If you know Scarborough today and think that it gets crowded in the summer that may well mean that you never knew it during one of its heydays in the late sixties and seventies. One of the best ways to illustrate this is to think back to the summer shows of that time. The two main venues, the Futurist theatre and the Floral Hall both held around two thousand people. Right through the summer, twice nightly, both venues would run a single show starring some of the big name entertainers of the time and they never lacked an audience. Work the numbers out, add in the visiting Sunday shows and those who went to the show at the Spa or smaller venues in town, and you will see that it’s a lot of people. An awful lot. The announcement of which star names would be coming to Scarborough for the summer was big news, keenly awaited by the crowds who would be holidaying or visiting later in the year. The shows were expensively produced, full of sparkling dancing girls, music and laughter. The pattern of them varied only slightly to suit the strengths of the headliner, who would usually make a short appearance in the first half and then be onstage for most of the second half, after the interval. Each one was a party, with a holiday atmosphere among the crowds who had come straight in from the beaches, cafes and arcades. If the audience was asked whether they were enjoying themselves, as they often were, there was only one possible answer- they would roar back a loud YES! on cue. Going to Scarborough was a much bigger deal back then. It wasn’t just somewhere that you nipped over to in the car if the sun was shining. It was an event. Money was spent, treats were had, and the biggest treat of all was going to a show. Not enjoying it was out of the question.
My parents and I always went to the first house of both shows when we were on holiday in Filey throughout those years. It was always the first house, because it was earlier and we could get the last bus back. It was also cheaper, and my mum thought that there was less chance of my little ears being shocked by a comic daring to be too suggestive. (I got my revenge years later by taking her to see Dave Allen live at the Futurist, she told everyone for weeks afterwards how “blue” he was.) I would arrive in my seat after a day of noise, colour, excitement and fish and chips, hardly able to believe that the best was yet to come. Afterwards, as we left, we always had to walk past the queue waiting to get into the second house. They would be watching the faces of those coming out, anxious to know whether it was a good show or not, and they would be told. My favourite venue of the two was the Floral Hall. There were always plenty of flowers, as promised, and it was lighter and airier than the rather ugly Futurist. It was often the better show too, the Black and White Minstrels were regulars at the Futurist and they were for oldies as far as I was concerned. Not that I ever complained about being taken along. They were the glamorous Saturday night television entertainment of their day (the Futurist was even bought by their management as a summer “home” for them) and the colour of their faces was never questioned. It seems strange now, but that’s how it was. I can remember absolutely loving their main comic, Denny Willis but sadly time has completely erased the reasons why.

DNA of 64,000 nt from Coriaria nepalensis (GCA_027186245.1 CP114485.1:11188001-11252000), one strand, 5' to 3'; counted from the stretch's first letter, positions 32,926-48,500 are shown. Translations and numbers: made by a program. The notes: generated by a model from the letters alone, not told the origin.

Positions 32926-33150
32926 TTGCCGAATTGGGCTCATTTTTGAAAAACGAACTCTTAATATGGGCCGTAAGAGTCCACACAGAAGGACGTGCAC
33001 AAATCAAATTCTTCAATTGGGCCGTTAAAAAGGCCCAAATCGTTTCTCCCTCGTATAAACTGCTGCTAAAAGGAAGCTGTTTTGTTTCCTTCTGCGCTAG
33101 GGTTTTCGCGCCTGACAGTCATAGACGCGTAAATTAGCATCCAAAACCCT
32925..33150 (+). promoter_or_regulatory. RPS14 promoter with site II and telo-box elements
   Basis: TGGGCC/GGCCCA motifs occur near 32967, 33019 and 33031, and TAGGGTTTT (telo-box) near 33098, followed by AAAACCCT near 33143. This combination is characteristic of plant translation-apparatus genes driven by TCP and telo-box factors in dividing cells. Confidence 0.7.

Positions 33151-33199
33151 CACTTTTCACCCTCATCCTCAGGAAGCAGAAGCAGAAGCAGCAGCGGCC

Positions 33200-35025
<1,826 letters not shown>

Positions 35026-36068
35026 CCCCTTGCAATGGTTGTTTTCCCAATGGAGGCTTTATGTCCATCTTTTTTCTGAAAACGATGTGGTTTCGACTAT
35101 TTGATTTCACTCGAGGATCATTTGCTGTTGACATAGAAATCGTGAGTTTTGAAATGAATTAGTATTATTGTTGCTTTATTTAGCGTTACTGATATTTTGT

We saw pretty much all the big stars of the day. The best of them were Bob Monkhouse, who was one of the sharpest live comics I have ever seen, Les Dawson, who had masterly timing and a face made for stage comedy, Tommy Cooper, who made me laugh as much as anyone I have ever seen on stage- a joyous, overgrown, childlike presence- and Des O’Connor, who was much younger and sexier than those who have only seen his later chat show career on television would expect. The only act who it was definitely best to book second house for was Ken Dodd. He was surreal, quite anarchic in his way, and absolutely hilarious. I don’t know what time the diddymen went home but it was well known that when he got on stage for his main set after the interval of the second show he was very unwilling to come off again, and value for money has always been important in Yorkshire. When Michael Barrymore jumped down from the stage and caused chaos giving away free ice creams from the stall at the start of the second half of his show my dad’s only comment was “I bet they wouldn’t have let him do that before t’interval”. I always enjoyed it most when a comic was top of the bill rather than a singer. The bands who I thought were cool at the time wouldn’t have been seen dead doing summer season. I didn’t want to see Frank Ifield live yodelling I Remember You, or the Bachelors still crooning out I Believe, I wanted the Osmonds, The Carpenters or the Jackson Five. The chances of any of them whiling away a whole summer among the donkeys, ice creams and deckchairs along the foreshore were pretty slim.
Along with the big names there might also be newer faces who would surprise everybody. The first time I saw Cannon and Ball they were just starting out and they completely stole the show, both funny and charming. They were the ones that we told the second house about on our way out. Spit the dog was also a revelation to me before he became a TV star. A simple idea (can a dog be a one trick pony?) but if you’d had a day out in the sun and a few lucozades it really worked.
I feel lucky to have been around to share in the era of the seaside summer shows. There was a real goodwill and a shared purpose among the audiences which must have lifted the performers and helped them to keep going for a whole summer. You would have to look hard to find audiences as wholehearted and unsophisticated as that now. If only Morecambe and Wise hadn’t played Blackpool for their summer seasons each year my joy would have been complete.